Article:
Women figure prominently among the lists of the abused and caged. Here’s a typical story. Judge James Straight, a Justice Court judge in Bolivar County, Mississippi, remembers a woman who called his court, weeping. She claimed probation officers, who worked for Judicial Correction Services or JCS, had threatened to have her jailed for a bill of $500. Working a low-paying job, she had struggled to keep up with her payments. When she offered to pay $200, the probation officer said she had to pay it all. So the woman, frantic, called the Judge. His clerk looked into the matter and found that originally the woman had been fined $377, for driving without a valid license. More to the point, she had paid off the entire amount, but still owed JCS about $500 in fees.

Four years ago, a major report came out detailing the rise of the modern debtors’ prison. Across the country, people would end up in prison because they couldn’t pay minor fines or fees, `legal financial obligations’, or LFOs … in the business. Some jails charge prisoners $12 entry fee, $60 a day for room and board, and then reimbursement for medical and other services. You have to pay to play. The Saginaw County Jail, in Michigan, charged people $12 to get out of jail. It was called an “administrative fee.” Women in Michigan have been charged as much as $10,000 in “tether fees”, the price of parole supervision. At a little under $100 a week, and that was in 2010, it was a bargain. Of course, nonpayment of these fees went straight to credit bureaus, and so the vicious circle, or noose, wound ever tighter around each woman.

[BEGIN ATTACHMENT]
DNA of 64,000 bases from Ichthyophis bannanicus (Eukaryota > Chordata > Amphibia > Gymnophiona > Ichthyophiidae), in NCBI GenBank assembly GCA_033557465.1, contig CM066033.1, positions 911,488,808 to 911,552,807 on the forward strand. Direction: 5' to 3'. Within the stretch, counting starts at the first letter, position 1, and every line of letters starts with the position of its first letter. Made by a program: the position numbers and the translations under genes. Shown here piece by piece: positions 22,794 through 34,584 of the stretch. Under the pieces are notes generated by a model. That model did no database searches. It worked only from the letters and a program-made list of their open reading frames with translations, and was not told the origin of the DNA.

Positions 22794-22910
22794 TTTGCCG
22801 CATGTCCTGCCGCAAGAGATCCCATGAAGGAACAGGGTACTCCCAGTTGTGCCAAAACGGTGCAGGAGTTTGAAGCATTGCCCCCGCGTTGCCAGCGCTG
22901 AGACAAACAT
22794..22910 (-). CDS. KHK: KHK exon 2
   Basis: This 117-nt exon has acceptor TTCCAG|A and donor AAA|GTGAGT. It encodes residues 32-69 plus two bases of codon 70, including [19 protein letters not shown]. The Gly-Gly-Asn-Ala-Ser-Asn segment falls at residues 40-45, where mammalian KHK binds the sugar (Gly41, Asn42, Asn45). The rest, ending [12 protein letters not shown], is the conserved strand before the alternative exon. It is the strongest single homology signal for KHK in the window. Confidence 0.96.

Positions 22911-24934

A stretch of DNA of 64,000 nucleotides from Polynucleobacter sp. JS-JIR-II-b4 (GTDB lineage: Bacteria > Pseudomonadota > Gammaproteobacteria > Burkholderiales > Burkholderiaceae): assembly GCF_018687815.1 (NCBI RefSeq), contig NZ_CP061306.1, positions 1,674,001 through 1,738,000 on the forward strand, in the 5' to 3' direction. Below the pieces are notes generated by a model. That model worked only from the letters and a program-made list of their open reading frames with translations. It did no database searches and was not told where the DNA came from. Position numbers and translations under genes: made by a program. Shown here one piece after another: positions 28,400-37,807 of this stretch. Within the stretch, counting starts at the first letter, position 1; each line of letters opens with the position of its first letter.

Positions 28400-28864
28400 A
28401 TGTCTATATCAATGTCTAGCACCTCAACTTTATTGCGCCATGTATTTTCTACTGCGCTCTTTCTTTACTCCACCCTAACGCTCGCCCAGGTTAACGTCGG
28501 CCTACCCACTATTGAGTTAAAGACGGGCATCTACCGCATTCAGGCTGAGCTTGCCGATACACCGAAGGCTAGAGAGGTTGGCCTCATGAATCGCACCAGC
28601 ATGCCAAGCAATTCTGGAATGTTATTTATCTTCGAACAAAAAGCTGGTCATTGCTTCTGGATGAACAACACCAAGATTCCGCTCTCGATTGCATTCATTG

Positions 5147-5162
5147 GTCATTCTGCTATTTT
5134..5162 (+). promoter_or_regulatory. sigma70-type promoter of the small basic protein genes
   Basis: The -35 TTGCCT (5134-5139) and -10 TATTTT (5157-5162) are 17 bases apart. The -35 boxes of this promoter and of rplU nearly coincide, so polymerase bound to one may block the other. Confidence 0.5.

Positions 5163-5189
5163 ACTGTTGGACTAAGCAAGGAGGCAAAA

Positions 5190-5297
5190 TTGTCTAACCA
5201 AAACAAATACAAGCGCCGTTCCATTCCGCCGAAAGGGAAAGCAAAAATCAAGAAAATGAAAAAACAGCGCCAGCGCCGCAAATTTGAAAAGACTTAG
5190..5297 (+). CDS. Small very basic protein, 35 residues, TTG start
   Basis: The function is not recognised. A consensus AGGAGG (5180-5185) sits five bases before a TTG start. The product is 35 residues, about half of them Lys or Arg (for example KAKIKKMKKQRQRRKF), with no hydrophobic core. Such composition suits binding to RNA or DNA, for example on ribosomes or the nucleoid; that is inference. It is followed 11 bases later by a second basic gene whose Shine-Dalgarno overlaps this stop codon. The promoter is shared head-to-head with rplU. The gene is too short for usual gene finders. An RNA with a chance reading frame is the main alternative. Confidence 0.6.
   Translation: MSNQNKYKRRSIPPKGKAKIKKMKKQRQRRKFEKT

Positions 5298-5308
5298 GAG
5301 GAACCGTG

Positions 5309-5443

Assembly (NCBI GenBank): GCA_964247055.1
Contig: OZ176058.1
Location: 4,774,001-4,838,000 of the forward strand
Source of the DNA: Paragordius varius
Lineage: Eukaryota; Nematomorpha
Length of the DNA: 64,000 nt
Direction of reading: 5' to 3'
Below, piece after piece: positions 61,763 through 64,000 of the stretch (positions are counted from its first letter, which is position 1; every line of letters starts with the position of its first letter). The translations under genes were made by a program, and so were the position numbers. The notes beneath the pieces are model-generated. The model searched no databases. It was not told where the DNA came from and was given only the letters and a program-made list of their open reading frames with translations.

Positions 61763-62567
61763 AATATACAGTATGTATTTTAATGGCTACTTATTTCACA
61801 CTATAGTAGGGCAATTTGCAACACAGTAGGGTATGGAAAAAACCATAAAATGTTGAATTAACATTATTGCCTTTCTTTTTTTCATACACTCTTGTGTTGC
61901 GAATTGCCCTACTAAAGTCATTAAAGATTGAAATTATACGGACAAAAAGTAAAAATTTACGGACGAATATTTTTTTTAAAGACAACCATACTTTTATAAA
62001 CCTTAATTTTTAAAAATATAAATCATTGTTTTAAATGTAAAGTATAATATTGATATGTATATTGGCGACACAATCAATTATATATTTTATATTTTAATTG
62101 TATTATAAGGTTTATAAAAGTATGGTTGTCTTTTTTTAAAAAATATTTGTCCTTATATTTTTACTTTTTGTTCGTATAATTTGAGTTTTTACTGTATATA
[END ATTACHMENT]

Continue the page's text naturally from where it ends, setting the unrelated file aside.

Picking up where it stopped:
Eight years ago, in 2006, there was the case of Ora Lee Hurley, who owed $705 in fines, a fine she had incurred in 1990. Hurley was sentenced to 120 days in jail, and then to more jail. The Judge ruled that Hurley had to stay in confinement until she paid her fine. So, Ora Lee Hurley stayed in custody at the Gateway Diversion Center, which is neither a gateway nor a diversion and not much of a center. Five days a week, Hurley left the center and went to work. She earned about $700 a month, of which she paid $600 a month, to the State of Georgia, for room and board, and $52 a month for public transportation. As a result, Ora Lee Hurley stayed a prisoner for at least eight months beyond her sentence. During that time, she earned over $7000, almost all of which went to pay for `room and board.’ If it hadn’t been for the Southern Center for Human Rights, who petitioned for her release, Ora Lee Hurley would probably still be confined today.

Prison means business, yesterday, four years ago, eight years ago. While reports are useful, it’s time. Across the United States, women face new structures of debt designed to send them into cages that then turn them into walking ATMs. End that debt, open those cages.


(Image Credit: Southern Center for Human Rights)